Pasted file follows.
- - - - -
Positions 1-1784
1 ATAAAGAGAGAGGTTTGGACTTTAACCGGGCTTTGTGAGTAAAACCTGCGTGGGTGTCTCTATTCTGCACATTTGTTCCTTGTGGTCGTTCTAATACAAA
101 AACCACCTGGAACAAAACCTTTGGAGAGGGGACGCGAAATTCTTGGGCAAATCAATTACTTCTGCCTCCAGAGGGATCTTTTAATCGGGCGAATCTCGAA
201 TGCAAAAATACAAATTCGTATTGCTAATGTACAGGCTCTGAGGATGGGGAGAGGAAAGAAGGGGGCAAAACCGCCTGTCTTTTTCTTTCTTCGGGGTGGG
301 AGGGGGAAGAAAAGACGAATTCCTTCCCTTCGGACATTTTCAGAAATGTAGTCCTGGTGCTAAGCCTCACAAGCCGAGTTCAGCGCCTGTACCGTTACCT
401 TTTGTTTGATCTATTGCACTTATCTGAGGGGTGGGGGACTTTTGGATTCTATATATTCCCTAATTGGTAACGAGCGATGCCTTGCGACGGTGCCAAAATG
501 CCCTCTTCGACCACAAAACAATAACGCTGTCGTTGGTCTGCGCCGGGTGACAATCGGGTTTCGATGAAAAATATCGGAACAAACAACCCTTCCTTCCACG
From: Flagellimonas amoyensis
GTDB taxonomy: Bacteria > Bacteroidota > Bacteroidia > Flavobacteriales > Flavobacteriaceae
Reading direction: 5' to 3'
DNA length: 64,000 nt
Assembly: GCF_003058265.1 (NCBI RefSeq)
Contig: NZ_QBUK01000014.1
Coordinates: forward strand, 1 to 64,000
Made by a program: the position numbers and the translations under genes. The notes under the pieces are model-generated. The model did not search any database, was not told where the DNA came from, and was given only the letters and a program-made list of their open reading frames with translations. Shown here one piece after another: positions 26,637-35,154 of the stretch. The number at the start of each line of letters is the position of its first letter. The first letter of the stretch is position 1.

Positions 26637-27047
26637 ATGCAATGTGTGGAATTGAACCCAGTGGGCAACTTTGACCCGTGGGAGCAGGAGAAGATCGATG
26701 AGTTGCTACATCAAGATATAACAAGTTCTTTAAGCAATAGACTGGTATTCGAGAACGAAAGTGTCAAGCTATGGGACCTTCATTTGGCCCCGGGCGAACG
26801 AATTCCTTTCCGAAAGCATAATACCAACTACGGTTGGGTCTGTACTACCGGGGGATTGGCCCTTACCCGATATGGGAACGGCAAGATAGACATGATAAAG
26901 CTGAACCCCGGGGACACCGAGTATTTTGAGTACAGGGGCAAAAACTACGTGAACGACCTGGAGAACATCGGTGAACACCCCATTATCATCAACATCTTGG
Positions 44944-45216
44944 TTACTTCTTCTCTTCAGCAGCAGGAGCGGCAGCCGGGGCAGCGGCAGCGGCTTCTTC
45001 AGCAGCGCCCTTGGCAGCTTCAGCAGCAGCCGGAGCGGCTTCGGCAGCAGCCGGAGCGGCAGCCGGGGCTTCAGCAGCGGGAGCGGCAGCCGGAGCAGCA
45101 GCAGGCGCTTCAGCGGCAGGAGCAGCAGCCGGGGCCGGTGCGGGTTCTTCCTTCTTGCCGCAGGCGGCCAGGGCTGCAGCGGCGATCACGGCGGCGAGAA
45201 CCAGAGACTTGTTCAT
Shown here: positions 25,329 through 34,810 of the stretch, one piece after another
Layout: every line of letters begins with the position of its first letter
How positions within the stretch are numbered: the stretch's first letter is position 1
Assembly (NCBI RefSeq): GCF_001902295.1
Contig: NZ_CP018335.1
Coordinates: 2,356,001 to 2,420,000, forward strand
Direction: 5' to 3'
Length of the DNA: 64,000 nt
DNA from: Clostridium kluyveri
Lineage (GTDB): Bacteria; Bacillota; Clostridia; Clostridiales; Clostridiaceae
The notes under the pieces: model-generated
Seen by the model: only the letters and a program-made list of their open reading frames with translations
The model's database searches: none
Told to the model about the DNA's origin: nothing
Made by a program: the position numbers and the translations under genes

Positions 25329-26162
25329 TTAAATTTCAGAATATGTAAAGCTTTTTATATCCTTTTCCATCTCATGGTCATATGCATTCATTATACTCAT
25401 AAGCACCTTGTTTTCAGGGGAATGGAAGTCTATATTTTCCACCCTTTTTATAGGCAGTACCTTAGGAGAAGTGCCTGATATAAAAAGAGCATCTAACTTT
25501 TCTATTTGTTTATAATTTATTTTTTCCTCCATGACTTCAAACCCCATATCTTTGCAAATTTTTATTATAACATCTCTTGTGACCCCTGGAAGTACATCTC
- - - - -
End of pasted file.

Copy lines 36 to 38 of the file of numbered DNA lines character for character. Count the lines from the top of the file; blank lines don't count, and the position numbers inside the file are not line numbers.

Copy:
The notes under the pieces: model-generated
Seen by the model: only the letters and a program-made list of their open reading frames with translations
The model's database searches: none